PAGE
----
- Time-sensitive tasks – If you can’t handle all tasks belonging to a time-sensitive project by yourself, you can delegate chunks of that task to other members of your team.
- Identify The Best Person For The Job
As mentioned earlier, delegating the task is different than allocating the task. As a good leader, you should understand your employees’ strengths, weaknesses, working styles, and willingness to learn.
When possible, delegate tasks that are selected by the members themselves, as per their preferences. This will help to build trust and inspire team engagement. Similarly, if some employees show a willingness to be coached to upgrade their skills, you can delegate tasks to allow them an opportunity to prove their mettle.
You should also consider how ‘busy’ each of your team members are. You certainly don’t want to overwhelm them with additional tasks when they already have their hands full.
- Communicate Why You’re Delegating
When delegating tasks, some of your employees might see them as ‘unprecedented’. This is where communicating your thoughts and ideas behind actions will prove vital to bridge the gap between both sides. It really helps when you make someone understand why you’re giving him/them that responsibility.
Let them clearly know why you’ve chosen them for the job. When you show your intentions to others that you support their professional development, it promotes a culture of trust. Help them see each delegated task as an opportunity to learn more skills and take on more responsibilities.
- Use Technology To Your Advantage
It’s easy to lose track of assigned tasks and keep a check on the project progress, but using a top-rated project management software like ProofHub, Asana, or Basecamp can help team leaders, members, and even clients stay on the same page for better collaboration.
These project management software have features that help managers keep track of task progress, track time spent on work, assign tasks and subtasks to the team, and also makes team collaboration easier. All these features can eventually prove to be a lifesaver, when you talk about delegating tasks efficiently to your team members.
- Be Clear And Specific About The Expectations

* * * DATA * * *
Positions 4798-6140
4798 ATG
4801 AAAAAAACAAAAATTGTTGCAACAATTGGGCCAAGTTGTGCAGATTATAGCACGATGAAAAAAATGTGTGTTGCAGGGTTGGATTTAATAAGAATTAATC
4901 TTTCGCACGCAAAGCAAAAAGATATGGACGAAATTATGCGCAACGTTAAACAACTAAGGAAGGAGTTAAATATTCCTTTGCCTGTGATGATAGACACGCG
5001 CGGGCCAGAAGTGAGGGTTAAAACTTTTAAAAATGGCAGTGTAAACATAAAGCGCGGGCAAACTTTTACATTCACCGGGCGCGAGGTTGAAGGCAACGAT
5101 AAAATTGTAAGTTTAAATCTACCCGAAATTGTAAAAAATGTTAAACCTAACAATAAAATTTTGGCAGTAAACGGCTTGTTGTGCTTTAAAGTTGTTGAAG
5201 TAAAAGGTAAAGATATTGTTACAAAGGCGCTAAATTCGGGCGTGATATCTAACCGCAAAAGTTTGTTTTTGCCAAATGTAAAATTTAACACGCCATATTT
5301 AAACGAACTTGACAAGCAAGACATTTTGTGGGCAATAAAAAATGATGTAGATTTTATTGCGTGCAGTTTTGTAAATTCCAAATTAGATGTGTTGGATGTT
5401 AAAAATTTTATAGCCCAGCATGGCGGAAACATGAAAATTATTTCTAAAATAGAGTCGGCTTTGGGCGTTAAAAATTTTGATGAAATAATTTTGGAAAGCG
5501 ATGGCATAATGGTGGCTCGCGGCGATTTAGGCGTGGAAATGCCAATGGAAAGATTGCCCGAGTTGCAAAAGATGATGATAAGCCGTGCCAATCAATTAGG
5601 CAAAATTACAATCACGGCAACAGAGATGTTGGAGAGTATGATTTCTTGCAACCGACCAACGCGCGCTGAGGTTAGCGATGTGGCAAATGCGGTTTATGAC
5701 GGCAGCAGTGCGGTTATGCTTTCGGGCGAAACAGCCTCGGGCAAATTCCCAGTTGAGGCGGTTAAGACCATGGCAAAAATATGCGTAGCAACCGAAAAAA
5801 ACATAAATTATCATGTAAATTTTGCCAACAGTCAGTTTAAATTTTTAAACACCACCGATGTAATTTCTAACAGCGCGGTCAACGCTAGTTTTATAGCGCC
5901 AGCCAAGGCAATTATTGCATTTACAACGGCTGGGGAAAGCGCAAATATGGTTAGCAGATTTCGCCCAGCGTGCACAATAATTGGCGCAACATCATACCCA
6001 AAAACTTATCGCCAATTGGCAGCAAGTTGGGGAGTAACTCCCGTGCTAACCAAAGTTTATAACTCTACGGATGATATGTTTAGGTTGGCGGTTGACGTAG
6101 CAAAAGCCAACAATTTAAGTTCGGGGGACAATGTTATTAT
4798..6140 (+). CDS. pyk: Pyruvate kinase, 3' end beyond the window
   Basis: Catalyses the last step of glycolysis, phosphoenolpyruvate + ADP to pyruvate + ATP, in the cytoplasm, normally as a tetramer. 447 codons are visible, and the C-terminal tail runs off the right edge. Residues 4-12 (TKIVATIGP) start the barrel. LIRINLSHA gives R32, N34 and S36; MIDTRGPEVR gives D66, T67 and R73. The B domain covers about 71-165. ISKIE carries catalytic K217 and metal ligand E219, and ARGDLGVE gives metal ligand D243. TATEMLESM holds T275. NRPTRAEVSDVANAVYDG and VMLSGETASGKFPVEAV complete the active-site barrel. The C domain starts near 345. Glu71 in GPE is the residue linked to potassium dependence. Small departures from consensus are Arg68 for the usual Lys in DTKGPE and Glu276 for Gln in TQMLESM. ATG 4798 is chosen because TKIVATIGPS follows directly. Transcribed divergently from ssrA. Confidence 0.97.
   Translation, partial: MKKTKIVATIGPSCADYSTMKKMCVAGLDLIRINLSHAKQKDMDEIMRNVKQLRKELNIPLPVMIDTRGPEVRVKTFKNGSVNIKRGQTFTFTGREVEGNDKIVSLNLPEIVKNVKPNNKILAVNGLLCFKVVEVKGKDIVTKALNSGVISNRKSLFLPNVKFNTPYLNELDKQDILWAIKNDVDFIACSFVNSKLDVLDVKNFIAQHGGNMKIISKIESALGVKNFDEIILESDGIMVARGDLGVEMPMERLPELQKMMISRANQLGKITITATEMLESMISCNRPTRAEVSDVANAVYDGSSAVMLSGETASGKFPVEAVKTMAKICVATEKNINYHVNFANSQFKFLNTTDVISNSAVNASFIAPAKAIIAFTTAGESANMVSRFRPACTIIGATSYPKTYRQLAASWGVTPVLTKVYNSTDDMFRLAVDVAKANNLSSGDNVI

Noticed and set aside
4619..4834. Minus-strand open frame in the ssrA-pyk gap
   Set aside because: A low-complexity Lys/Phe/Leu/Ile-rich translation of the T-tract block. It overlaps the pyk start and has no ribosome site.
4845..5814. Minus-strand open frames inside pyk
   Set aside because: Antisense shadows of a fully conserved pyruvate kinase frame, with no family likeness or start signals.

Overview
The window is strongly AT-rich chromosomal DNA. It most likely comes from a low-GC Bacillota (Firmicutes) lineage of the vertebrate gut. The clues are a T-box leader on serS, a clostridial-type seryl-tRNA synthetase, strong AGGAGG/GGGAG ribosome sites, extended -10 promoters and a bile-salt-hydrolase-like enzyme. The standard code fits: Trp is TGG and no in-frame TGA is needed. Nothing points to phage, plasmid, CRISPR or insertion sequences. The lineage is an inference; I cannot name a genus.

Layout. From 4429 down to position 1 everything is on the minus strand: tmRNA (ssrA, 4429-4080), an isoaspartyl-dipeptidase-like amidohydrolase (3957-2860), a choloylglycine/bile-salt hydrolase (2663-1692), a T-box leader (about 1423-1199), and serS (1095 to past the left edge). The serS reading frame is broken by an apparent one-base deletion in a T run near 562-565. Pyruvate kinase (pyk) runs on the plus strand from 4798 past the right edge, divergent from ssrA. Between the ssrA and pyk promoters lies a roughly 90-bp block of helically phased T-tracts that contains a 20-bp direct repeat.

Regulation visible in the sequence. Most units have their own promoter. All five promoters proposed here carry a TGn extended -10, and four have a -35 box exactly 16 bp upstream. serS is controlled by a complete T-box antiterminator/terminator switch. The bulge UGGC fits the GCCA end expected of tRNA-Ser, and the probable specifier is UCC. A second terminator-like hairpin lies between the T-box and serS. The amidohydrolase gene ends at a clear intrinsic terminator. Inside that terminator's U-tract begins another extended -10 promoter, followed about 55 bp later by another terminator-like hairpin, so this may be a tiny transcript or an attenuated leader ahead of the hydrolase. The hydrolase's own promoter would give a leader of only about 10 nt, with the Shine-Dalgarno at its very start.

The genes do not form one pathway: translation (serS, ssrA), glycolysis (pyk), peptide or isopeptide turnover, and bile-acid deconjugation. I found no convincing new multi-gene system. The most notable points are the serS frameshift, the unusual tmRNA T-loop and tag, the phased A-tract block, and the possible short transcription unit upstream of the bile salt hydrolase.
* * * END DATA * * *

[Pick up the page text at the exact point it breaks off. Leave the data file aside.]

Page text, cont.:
When delegating tasks, it’s important to let assignees know in clear terms what your expectations are from them in terms of quality and/or quantity of work to be done. By setting clear expectations, you give them a clear sense of purpose and direction so they can plan how to carry out tasks.
For example, you can set due dates in a calendar, time estimates, track time manually or using timers, set up project milestones so that you can check progress without micromanaging. If your employees are having issues in moving along at expected speed, they can still do course correction before the final product is due.
Successful delegators tell their team members about areas where they can enjoy autonomy and where they don’t.
- Delegate Autonomy, But Keep Track Of Progress
Once you delegate tasks and empower your team members with decision-making, it’s time to step back and let them execute tasks assigned on their terms. This will allow people to do the work in a way they deem best. They will not feel frustrated because you have given them a certain degree of independence.
However, don’t hesitate to check in once in a while to verify if the project is moving along as planned. For example, if a task assigned a week ago is due tomorrow then you can send an instant message or email to the person in charge to check if he hasn’t hit any snags. In other words, trust your employees to be in line with set goals, but do keep an eye on workflow.
- Provide Honest Feedback
Feedback is probably the most crucial part of the delegation process. Leaders should be honest in providing accurate feedback; appreciate wholeheartedly on a job well done by publicly showering praise, and use constructive criticism to point shortcomings.
Invite and encourage your workers to come up with their thoughts on delegation – whether you’re assigning the right tasks to the right people, or if you’re providing adequate resources and information to the team.
Delegation isn’t always easy as the walk in the park, and the process isn’t always clear-cut, it’s a skill that leaders must master sooner than later to maximize their resources. Now that you know about powerful strategies to delegate efficiently, you can build trust and commitment with your employees, increase productivity, and make sure the best people are being assigned the tasks that best suit their capabilities.